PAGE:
Joseph Mallord William Turner

Dryslwyn Castle: Distant View from the South

1798

In Tate Britain

Prints and Drawings Room

View by appointment
Artist
Joseph Mallord William Turner 1775–1851
Medium
Graphite on paper
Dimensions
Support: 229 x 332 mm
Collection
Tate
Acquisition
Accepted by the nation as part of the Turner Bequest 1856
Reference
D01331
Turner Bequest XXXVIII 77

Catalogue entry

The subject was drawn with the page turned horizontally. Dryslwyn is a Welsh castle of the early thirteenth century, captured by Edward I in 1287. Its ruins dominate the fertile valley of the Tyfi, in which it stands half-way between Llandeilo and Carmarthen; see folio 28 recto (D01271; Turner Bequest XXXVIII 21). Another view of Dryslwyn is on folio 34 recto (D01355; Turner Bequest XXXVIII 101).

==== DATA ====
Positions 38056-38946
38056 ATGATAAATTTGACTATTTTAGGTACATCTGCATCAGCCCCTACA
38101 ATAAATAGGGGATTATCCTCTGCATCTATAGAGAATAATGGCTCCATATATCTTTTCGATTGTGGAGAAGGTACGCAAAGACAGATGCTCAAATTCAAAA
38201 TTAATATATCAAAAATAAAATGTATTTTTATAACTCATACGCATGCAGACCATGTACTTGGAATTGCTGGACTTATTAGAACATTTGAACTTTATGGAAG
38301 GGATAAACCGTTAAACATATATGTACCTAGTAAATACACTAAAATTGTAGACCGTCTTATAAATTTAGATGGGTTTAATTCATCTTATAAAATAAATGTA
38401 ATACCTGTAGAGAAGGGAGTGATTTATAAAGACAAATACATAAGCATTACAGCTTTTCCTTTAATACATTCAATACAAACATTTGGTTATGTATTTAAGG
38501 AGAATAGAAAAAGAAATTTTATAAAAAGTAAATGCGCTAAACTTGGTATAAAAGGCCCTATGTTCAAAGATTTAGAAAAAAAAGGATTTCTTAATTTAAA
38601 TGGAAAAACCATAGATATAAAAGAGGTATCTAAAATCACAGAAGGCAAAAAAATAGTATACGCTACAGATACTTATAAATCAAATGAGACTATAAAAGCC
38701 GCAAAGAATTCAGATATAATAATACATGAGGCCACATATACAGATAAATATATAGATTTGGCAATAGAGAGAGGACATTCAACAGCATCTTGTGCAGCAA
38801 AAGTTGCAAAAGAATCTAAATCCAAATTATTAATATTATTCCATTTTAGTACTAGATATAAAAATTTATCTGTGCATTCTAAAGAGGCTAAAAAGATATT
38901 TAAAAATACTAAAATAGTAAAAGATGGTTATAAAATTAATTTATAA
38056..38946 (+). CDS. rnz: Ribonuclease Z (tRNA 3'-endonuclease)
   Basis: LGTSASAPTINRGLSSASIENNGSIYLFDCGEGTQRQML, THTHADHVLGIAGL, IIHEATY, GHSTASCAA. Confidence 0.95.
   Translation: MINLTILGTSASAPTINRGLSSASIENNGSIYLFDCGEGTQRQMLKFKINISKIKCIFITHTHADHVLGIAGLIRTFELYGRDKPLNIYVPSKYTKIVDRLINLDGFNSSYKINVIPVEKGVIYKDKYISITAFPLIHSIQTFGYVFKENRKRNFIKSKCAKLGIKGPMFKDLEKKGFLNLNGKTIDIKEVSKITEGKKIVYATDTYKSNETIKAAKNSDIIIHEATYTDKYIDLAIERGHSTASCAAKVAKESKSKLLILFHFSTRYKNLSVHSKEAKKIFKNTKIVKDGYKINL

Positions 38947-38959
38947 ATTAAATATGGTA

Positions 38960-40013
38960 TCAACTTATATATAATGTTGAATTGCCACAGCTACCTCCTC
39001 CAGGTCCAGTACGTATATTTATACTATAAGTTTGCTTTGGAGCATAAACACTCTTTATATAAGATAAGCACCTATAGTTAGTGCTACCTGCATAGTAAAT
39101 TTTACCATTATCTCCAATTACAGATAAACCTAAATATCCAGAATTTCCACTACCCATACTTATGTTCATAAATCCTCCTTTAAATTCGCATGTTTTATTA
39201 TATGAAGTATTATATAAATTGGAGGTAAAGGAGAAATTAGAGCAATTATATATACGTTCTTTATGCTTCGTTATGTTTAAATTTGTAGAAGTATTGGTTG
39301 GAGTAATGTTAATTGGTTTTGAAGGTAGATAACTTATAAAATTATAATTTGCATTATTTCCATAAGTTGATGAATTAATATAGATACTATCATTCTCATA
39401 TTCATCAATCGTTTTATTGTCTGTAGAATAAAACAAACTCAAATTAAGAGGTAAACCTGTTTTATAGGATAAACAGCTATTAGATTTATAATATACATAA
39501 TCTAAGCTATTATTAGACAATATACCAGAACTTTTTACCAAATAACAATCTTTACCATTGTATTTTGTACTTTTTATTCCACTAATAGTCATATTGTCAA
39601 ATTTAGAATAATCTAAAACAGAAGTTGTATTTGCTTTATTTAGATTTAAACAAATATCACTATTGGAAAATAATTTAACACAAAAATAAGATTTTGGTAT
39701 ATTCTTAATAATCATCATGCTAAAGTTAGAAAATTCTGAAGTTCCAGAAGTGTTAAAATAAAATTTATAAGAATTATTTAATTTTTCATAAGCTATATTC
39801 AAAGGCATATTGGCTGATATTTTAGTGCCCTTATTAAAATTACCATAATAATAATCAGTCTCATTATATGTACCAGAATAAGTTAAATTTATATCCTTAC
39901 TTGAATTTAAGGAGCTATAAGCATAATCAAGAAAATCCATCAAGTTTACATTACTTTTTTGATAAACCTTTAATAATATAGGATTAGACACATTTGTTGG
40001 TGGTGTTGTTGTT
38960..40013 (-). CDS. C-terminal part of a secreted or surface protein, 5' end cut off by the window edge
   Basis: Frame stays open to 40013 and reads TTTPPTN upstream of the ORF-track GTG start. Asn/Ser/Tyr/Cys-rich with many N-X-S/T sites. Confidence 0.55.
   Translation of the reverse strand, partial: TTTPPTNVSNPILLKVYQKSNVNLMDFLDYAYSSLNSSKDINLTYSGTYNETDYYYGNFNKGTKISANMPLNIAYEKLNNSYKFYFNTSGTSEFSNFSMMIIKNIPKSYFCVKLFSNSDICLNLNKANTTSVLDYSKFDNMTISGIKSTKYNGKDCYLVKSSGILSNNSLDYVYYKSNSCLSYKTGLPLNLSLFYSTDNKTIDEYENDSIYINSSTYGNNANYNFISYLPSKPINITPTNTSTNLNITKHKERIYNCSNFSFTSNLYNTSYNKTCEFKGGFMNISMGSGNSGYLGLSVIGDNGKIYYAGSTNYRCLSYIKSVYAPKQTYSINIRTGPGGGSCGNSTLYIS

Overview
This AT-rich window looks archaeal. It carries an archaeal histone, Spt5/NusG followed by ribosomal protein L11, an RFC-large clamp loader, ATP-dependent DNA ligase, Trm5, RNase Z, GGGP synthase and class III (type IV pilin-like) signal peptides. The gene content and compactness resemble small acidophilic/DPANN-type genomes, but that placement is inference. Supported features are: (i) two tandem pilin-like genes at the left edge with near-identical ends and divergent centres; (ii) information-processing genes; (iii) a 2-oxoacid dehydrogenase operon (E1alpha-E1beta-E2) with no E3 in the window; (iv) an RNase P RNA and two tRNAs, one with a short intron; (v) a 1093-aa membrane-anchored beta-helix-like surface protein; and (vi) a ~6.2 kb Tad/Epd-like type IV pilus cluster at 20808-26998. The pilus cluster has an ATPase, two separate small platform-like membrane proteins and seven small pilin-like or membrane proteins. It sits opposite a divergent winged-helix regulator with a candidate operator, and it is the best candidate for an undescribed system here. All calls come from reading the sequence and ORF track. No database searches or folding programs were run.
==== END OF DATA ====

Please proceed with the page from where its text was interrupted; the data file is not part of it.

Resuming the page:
In 1909 Finberg noted that this leaf, then loose, was ‘Probably p.27a’,1 that is to say originally falling between what are now folios 36 recto and 38 recto (D01278, D01279; Turner Bequest XXXVIII 27, 28), but D01342 (Turner Bequest XXXVIII 88) has since been bound in at that position. He later thought that this drawing might show Carreg Cennen Castle;2 see under folio 23 recto (D01341; Turner Bequest XXXVIII 87).
1
Finberg 1909, I, p.88; see also p.85.
2
A.J. Finberg, undated MS note in interleaved copy of Finberg 1909, Tate Brain Prints and Drawings Room, I, opposite p.88.
Verso:
Blank; stamped in brown ink with Turner Bequest monogram.

Andrew Wilton
May 2013

Read full Catalogue entry

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